I often wonder how Robert Frank’s project, “The Americans,” would look like in today’s world of social media photography. Would he be able to produce such a profound work being constantly interrupted and pressured by social media? Would he be able to concentrate and curate the huge body of work he shot over the years if he decided to get involved in Instagram on a daily basis? These are important questions we need to ask ourselves. 

When Trent Parke was asked about “all the overflow and iPhones” in an interview, he answered, “To be honest I don’t really think about it too much. I am usually in my zone, working away. I don’t look at lot of other work these days. I used to when I was young. And once I’m working away at something it becomes all- encompassing. You could say that I don’t come up for air.” Let alone for a tap on a cell-phone screen.  

This is a way of approaching photography that I feel is losing its voice. It is there but it is being trampled by loud, noisy, often shallow and quick photography grabbing people’s attention. Photography has become visual fast food—shoot, share, feel good, feel inspired, shoot, share. An injection of “joy” and “satisfaction” certainly feeds our hunger but deep inside many of us walk around hungry and confused. 

Don’t get me wrong. The purpose of this piece is not to criticize the way we share our work but rather re-think the purpose of it all. Perhaps we should rethink the way we shoot, work and share. 

In the last few years I’ve enjoyed numerous eye-opening conversations with photographers who work on such long-term, deeply immersive projects. Those exchanges made me realize that I have to alter my own approach to photography. There is no denying that I enjoy shooting the individual images on the streets of the world’s cities. With time, however, I realized this was not enough for me, not in an egoistical sense but rather in substance. I watched some artists which you will never find on top of Internet lists, Instagram rankings or YouTube lists, working in the quiet of their room or basement on massive and demanding photographic projects. Some of them skip the Internet entirely and focus on their own neighbourhood, community, country. Some of them showed me what they produced—their books, printed images, carefully sequenced—telling incredible stories and revealing ideas which challenged everything I knew about photography and sometimes the world. It hit me hard. No single image will ever reach such depth and coherence (don’t confuse that with impact). 

What’s the way forward? I will repeat. The future of photography belongs to long-term photographic projects, not single images. As someone who deeply appreciates convention but embraces the new, I believe there are ways to commit to a vast project but still find a way to engage today’s social-media-savvy audience and do it well. 

Instead of producing another “me-too” YouTube video, writing YYY vs. XXX or one more “Why I switched from Z to Y” piece, it is worth pursuing a new way of photographic interaction based on a personal project-based platform where you engage your audience so they are not just observers but active participants.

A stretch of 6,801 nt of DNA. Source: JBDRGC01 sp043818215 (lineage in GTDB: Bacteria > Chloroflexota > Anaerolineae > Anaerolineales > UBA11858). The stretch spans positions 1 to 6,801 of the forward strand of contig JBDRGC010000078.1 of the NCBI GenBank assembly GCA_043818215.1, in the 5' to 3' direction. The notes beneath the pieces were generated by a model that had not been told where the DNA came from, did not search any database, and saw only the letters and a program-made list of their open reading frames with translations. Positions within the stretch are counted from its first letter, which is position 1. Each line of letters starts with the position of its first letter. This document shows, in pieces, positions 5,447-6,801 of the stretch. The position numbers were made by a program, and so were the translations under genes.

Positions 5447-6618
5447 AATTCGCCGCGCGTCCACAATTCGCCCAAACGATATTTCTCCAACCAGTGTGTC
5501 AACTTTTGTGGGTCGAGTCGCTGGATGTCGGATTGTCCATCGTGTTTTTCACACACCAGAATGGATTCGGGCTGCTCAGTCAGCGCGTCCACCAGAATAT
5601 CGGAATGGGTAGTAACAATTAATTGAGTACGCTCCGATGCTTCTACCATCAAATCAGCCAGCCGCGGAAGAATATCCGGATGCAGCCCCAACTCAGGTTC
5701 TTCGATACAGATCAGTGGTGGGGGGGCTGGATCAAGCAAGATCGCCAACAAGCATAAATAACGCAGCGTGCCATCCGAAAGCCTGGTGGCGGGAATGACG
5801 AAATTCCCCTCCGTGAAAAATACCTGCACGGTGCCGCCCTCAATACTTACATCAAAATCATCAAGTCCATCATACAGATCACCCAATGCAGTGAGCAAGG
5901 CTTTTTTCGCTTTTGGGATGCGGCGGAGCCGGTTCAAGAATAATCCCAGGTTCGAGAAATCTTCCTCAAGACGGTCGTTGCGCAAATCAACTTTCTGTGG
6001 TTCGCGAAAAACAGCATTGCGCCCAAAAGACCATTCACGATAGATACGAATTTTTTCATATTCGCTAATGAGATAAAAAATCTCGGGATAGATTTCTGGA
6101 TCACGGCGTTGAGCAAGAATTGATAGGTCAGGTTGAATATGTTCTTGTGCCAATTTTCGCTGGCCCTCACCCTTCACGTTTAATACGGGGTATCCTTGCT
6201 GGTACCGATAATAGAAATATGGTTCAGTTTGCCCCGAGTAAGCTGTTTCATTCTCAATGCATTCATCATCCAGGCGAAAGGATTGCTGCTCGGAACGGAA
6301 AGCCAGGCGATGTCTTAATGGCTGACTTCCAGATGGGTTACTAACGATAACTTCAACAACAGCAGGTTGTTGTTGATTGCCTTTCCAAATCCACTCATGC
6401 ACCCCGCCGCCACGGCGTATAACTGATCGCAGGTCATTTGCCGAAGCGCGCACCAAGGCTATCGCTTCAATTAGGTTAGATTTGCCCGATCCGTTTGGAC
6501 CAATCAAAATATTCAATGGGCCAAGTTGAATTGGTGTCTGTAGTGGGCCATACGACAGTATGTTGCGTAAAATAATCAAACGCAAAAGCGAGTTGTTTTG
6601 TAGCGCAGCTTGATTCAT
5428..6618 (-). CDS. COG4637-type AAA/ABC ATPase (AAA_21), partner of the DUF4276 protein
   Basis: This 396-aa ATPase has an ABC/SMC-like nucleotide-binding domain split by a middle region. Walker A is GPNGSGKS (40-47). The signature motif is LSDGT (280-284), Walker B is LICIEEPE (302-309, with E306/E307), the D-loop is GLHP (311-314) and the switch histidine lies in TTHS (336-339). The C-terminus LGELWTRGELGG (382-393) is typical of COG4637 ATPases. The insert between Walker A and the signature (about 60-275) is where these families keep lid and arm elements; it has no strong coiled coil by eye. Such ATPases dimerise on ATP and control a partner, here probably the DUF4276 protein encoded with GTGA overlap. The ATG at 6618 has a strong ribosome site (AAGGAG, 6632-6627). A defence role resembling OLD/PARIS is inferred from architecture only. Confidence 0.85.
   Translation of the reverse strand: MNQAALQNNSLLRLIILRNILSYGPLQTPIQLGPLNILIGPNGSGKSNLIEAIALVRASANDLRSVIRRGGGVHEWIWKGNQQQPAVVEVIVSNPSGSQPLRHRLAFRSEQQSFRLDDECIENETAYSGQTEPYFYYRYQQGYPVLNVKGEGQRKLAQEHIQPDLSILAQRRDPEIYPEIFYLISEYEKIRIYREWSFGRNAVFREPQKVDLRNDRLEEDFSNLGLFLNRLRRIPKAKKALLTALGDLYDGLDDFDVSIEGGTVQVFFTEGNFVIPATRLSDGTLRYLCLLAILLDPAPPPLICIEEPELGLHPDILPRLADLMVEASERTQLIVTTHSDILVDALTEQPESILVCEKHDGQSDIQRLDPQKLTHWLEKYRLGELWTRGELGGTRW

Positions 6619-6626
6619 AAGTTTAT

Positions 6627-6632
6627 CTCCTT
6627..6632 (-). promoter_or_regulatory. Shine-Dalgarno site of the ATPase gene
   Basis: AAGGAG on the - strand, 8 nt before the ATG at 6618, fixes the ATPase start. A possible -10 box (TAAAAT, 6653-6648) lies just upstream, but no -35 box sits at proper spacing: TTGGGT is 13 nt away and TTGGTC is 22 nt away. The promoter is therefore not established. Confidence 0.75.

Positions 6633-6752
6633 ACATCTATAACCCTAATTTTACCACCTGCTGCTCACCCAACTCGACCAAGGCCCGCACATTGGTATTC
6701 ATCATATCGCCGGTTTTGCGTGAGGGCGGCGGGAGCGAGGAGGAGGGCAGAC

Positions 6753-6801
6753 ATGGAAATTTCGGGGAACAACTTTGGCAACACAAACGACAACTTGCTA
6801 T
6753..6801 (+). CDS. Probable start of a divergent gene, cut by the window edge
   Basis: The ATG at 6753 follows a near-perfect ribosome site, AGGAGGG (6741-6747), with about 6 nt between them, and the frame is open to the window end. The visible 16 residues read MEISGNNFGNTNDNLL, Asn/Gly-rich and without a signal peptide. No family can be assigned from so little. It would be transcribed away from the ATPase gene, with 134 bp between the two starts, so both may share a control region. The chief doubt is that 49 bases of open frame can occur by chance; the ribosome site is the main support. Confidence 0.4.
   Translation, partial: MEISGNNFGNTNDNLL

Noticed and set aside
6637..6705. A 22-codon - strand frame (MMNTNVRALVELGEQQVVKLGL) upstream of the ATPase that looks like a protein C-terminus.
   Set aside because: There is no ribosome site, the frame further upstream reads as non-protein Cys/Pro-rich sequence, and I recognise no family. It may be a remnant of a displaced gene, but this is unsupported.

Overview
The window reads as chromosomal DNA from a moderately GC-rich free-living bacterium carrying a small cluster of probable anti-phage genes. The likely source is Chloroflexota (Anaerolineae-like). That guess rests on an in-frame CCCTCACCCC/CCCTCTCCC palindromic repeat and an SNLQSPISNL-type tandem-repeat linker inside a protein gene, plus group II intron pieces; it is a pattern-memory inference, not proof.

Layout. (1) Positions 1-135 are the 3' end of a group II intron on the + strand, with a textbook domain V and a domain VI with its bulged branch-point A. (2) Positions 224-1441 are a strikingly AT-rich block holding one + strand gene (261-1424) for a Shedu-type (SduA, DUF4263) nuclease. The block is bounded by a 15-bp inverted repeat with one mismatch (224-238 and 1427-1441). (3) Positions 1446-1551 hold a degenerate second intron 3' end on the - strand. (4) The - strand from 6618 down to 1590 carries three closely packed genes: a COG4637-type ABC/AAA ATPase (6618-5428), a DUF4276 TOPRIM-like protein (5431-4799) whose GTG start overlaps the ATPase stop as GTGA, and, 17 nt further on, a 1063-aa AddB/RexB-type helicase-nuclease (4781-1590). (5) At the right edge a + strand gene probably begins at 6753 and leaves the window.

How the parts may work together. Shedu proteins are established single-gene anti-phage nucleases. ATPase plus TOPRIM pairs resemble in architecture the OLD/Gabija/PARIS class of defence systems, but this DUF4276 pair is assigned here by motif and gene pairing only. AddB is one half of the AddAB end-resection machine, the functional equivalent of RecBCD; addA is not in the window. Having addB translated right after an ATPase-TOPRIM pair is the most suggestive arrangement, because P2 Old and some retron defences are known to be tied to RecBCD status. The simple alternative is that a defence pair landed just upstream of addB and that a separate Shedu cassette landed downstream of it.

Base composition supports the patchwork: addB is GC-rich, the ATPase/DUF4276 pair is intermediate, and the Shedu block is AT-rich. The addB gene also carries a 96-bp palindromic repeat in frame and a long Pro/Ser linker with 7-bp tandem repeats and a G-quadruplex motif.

The key words here are personal, encompassing and engaging! Yes, such projects require huge commitment from us—maybe one fewer Netflix series to watch—but I believe such an effort is the future of photography. We can still enjoy our single images because there is value and enjoyment in them but at some point we must challenge ourselves to go beyond that. We have to move away from communicating with single words and work on crafting images around ideas, memories and experiences. This kind of photographic undertaking will not only enrich the world of photography but allow us to go deeper into ourselves. We should uncover the raw reality of our lives as imperfect and dull as they might be. There is beauty in it waiting to be discovered.         

What’s your long-term project going to be? 

Next time I will expand on some ideas presented in this lengthy article and try to share with you some actionable ideas. I am especially interested in incorporating social interaction and the media in a way that would enrich the project, not distract from it. Stay tuned. In the meantime, I would love to hear from you. What do you think? Would you like to share your experience?  

Below please find some images from my Renatus Project, which I started a year ago but have been struggling with. I am happy to report that I am doubling down on it and I’m excited to continue on this challenging but highly rewarding journey. Many new stories are coming live in the next few months.  

Angela’s Story

Monica’s Story

2019 © OLI Publishing Inc. All rights reserved.

The Project “Right Here”

The Project “Right Here”

When shooting on the street most people aim for individual images. I do too, most of the time. However, photographers should find time to pursue their personal projects and create a series. The commitment to issues close to our heart along with long-term project management and concentration on one subject provide a break from the “one shoot – one reward” mentality. But it also forces us to produce content-rich photographic material. It is articulate seeing, indeed.